steroid medicine; or
This list is not complete. Other drugs may interact with isotretinoin, including prescription and over-the-counter medicines, vitamins, and herbal products. Not all possible drug interactions are listed here.
Absorica and Accutane both contain isotretinoin, a medicine used to treat very severe acne, but Absorica is more easily absorbed into your body and, unlike Accutane, does not have to be taken with food. Continue reading
Absorica starts to work within 4 weeks but may take up to 20 weeks (5 months) for the full effects to be seen. Within four weeks of taking Absorica, a more than 33% reduction in the overall number of acne lesions was reported. Over 70% of people with severe nodular acne achieved a 90% reduction in the number of their nodular acne lesions after 20 weeks with Absorica. A single course of Absorica for 20 weeks has been shown to result in complete and prolonged remission of acne in many patients. Continue reading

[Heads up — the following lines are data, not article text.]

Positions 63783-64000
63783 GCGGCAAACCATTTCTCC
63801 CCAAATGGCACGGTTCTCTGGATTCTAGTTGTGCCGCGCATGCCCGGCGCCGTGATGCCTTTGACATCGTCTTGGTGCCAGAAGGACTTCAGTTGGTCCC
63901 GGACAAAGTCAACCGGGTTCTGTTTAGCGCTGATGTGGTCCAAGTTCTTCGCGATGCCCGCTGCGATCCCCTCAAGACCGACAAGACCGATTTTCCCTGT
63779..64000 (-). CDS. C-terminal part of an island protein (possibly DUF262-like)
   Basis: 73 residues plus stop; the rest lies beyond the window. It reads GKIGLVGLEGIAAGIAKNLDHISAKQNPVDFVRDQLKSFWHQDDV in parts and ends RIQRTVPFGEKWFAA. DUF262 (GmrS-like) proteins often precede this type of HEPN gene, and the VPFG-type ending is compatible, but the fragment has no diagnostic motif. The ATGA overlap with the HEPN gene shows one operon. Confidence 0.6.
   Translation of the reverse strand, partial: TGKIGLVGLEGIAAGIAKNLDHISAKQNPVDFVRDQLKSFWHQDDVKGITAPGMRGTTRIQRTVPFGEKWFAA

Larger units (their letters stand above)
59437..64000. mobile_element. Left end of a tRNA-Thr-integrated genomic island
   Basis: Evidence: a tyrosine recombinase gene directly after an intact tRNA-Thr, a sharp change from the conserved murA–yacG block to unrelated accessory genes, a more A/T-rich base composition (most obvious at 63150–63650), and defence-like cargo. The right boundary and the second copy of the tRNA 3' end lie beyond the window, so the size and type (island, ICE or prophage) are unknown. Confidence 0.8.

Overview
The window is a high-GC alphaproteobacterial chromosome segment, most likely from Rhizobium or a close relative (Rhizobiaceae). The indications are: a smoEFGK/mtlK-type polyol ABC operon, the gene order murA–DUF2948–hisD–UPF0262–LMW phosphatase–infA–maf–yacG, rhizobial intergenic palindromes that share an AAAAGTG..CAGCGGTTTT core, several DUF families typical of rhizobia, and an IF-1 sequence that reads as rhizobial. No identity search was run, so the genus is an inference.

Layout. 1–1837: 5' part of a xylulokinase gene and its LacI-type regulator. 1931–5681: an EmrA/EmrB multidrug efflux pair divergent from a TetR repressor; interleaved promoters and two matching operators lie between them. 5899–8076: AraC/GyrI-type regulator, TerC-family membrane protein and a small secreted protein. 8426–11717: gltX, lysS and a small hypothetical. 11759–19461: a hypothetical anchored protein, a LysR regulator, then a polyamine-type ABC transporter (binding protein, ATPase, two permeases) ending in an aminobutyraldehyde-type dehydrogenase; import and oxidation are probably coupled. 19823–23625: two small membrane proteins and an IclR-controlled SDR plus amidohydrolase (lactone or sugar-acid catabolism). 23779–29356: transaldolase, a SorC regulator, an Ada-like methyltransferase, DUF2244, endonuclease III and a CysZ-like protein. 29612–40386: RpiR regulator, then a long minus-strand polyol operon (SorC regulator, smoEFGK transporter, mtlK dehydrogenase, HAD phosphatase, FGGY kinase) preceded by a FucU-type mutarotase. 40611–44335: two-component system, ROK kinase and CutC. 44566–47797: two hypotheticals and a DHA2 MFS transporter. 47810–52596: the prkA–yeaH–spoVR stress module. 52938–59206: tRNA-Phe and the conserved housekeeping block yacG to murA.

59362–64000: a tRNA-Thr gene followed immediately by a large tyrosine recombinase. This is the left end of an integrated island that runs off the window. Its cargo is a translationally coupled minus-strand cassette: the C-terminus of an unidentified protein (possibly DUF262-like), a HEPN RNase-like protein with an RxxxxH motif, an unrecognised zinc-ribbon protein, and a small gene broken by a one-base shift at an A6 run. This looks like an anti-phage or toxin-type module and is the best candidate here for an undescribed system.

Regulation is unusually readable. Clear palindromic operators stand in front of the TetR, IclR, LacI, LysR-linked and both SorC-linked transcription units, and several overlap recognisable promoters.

- How long after you stop taking Accutane will it still stay in your system and cause any problems?
- Accutane - I'm taking Acnotin 20 and have got many more pimples recently. Is this normal?
- Isotretinoin - Does accutane help to remove scars from old pimples?
More about Accutane (isotretinoin)
- Side effects
- Drug interactions
- Dosage information
- During pregnancy or Breastfeeding
- Reviews (633)
- Drug images
- Pricing & coupons
- En español
- Drug class: miscellaneous antineoplastics
Related treatment guides
- Your doctor pharmacist can provide more information about Accutane.
Remember, keep this and all other medicines out of the reach of children, never share your medicines with others, and use Accutane only for the indication prescribed.
Always consult your healthcare provider to ensure the information displayed on this page applies to your personal circumstances.
Copyright 1996-2022 Cerner Multum, Inc. Version: 14.01.